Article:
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    $\begingroup$ @Alice Its so nice to meet a fanatic. $\endgroup$ – Rene Schipperus Sep 28 '14 at 2:12
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    $\begingroup$ @Alice: Do you have any actual assurance that quarks are the fundamental limit of matter? Or that quantum mechanics is correct, for that matter? Observation is not assurance, by the way, because if it is then only set theory is an interesting field in mathematics, no ravens are black, and pretty much everyone speaks Hebrew. $\endgroup$ – Asaf Karagila Sep 28 '14 at 3:54
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    $\begingroup$ @Alice: So you have no way of assuring that. Great, I'm glad that we agree. $\endgroup$ – Asaf Karagila Sep 28 '14 at 15:53
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    $\begingroup$ @Alice: This will be my last comment in this waltz of nonsense. Just because the math doesn't work out when you change a few things doesn't mean it's right. Doesn't mean anything from a physical point of view. Except that for the time being this is perhaps our best approximation of the universe. Much like Newtonian mechanics was the best approximation at its heyday. Only time will tell, and we all probably die before time will tell us anything. Time is a jerk that way. $\endgroup$ – Asaf Karagila Sep 29 '14 at 0:29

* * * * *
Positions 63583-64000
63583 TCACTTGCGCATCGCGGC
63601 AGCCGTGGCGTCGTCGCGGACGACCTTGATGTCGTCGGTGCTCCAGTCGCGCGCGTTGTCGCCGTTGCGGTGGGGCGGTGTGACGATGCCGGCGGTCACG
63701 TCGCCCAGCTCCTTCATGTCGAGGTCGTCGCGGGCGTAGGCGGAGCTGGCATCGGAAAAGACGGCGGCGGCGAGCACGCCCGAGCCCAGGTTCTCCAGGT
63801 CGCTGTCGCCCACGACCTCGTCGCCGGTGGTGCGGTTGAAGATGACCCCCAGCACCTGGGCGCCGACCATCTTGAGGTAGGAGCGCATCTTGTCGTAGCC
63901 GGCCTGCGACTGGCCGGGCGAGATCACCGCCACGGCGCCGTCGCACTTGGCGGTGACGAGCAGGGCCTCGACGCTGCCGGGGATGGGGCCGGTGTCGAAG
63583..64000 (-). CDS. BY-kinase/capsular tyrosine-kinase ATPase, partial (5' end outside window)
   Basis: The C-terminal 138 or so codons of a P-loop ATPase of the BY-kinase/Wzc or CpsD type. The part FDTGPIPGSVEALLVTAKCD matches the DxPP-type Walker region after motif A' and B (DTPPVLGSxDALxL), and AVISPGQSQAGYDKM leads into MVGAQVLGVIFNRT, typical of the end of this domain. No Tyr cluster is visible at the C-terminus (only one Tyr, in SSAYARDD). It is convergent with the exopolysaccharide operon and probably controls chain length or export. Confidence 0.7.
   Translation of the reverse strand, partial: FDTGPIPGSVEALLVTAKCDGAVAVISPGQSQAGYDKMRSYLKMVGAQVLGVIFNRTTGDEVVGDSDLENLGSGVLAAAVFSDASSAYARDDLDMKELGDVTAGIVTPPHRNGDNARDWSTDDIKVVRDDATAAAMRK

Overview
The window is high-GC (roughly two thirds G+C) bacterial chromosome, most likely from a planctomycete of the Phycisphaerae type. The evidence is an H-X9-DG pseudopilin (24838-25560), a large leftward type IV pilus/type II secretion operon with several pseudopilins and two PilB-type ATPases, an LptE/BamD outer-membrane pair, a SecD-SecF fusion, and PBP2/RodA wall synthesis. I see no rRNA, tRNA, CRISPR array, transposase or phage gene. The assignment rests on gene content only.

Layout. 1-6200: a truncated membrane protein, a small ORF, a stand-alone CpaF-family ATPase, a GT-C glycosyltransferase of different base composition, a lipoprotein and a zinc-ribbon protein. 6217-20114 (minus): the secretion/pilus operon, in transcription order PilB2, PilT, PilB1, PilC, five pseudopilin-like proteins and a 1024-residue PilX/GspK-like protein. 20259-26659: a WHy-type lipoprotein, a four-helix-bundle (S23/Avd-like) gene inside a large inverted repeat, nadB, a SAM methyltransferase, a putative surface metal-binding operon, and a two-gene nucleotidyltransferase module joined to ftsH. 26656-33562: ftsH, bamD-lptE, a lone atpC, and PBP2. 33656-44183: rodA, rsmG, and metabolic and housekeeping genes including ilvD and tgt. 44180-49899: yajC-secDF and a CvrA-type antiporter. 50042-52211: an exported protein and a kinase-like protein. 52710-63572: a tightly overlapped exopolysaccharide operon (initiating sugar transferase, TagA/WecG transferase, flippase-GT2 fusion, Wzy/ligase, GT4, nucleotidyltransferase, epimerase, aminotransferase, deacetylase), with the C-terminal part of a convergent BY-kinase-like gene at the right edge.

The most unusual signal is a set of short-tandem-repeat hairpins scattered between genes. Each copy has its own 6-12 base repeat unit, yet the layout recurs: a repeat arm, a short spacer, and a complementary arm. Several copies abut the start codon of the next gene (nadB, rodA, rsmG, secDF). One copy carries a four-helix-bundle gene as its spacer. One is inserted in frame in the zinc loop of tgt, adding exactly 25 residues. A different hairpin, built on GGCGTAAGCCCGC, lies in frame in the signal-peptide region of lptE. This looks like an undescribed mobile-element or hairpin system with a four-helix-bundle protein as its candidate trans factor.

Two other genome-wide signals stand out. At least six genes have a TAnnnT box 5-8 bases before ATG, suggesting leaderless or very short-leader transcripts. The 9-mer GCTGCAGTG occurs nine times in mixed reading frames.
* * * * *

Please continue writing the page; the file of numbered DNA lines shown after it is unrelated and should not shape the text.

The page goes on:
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As a one who learns Computer Science and Mathematics (just because I love to make my own video games) I want tell you that:

Even though computer science is all discrete, Continuous mathematics stays true in discrete cases like computer science.